It was during this trip that the current line-up of the band was cemented and their lifelong dream of recording in a studio was realized. It is in such grace notes – and in the warmth, humor, and searing candor with which the band members bear their personal and collective wounds – as well as in the music they make, that the All Stars express their fierce loyalty to each other and to their people, and indeed to refugees of all the world’s terrible conflicts.
They must face the present with courage and the future with hope in order to save their lives. Thus the band’s return to a barely reconstructed Island Studios in Freetown, while the devastation and a shaky peace treaty signed in 2002 keep many refugees away, comes as a powerful message of renewal.
On September, 26th 2006, Sierra Leone’s Refugee All Stars (SLRAS) realized what once seemed an impossible dream when Anti Records released their album Living Like a Refugee, to wide critical acclaim throughout the world. The album was recorded with the help of filmmakers Zach Niles and Banker White throughout the film’s production from August 2002 – October 2005.
Living Like a Refugee was produced by the film’s musical director, Chris Velan and each song is an original composition written during their years in exile. Featuring field recordings from the refugee camps in Guinea as well as studio efforts at Sam Jones’ Island Studios in Freetown (as seen in the film), these 17 tracks tell the story of life in the camps (“Living Like A Refugee”).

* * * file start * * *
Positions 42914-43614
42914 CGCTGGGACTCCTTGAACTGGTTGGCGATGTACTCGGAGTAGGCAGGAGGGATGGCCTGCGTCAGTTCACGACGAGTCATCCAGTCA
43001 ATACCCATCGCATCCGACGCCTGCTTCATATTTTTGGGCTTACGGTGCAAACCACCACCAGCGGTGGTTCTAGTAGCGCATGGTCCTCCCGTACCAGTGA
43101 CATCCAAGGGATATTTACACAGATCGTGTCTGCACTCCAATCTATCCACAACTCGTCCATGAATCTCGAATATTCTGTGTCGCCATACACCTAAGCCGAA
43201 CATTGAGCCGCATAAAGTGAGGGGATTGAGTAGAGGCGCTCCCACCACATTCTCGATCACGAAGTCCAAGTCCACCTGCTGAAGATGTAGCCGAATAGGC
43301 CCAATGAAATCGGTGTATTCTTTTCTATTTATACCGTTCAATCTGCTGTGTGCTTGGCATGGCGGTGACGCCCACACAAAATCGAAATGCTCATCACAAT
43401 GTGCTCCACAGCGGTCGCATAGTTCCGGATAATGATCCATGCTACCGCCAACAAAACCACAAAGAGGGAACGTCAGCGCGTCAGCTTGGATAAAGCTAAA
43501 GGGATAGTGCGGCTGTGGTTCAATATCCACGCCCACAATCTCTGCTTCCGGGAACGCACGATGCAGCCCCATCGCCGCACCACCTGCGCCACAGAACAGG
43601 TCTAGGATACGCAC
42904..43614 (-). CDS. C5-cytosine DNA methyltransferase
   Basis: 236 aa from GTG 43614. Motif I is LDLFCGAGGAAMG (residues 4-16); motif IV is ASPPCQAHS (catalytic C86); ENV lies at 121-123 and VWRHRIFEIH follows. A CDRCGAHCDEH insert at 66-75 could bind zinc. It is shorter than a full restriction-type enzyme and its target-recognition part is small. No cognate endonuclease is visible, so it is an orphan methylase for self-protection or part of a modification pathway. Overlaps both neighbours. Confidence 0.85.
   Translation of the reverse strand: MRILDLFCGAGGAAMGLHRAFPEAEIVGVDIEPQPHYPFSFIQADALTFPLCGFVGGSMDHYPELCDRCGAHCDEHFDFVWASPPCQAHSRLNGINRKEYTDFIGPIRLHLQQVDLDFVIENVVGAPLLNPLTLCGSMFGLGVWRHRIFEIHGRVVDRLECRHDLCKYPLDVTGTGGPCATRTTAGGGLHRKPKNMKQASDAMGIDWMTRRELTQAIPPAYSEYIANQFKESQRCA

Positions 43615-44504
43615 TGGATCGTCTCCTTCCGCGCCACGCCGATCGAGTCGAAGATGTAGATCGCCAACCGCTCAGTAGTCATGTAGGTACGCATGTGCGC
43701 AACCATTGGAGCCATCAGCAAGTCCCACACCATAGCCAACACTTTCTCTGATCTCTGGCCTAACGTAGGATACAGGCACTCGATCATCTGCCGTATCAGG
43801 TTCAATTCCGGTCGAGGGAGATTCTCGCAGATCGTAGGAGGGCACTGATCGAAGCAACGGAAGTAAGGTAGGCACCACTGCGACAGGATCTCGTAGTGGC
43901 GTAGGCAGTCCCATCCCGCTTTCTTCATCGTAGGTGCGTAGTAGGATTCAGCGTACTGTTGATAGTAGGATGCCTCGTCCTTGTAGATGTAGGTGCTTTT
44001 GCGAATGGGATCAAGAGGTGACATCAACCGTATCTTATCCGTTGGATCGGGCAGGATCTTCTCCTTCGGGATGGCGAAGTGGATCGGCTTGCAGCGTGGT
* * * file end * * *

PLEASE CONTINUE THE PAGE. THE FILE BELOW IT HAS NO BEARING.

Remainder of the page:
Enduring the horrors of war (“Kele Mani,” “Weapon Conflict”), facing hunger (“Bull To The Weak”), remembering lost family members (“Ya N’Digba” was written for bandleader Reuben’s mother) and yet still managing to give thanks (“Compliments For The Peace”). While each of the stories in these songs is told from the band’s personal experience, it is the special gift of Sierra Leone’s Refugee All Stars that the messages they deliver are truly universal. Taken as a whole the album serves as a musical document of the band’s incredible journey.
The title track, ‘Living Like A Refugee’ was recorded by the light of an oil lamp in Sembakounya Refugee Camp in Guinea, West Africa. Playing on impossibly worn instruments, the band sang and laughed into the night – healing and being healed through their music.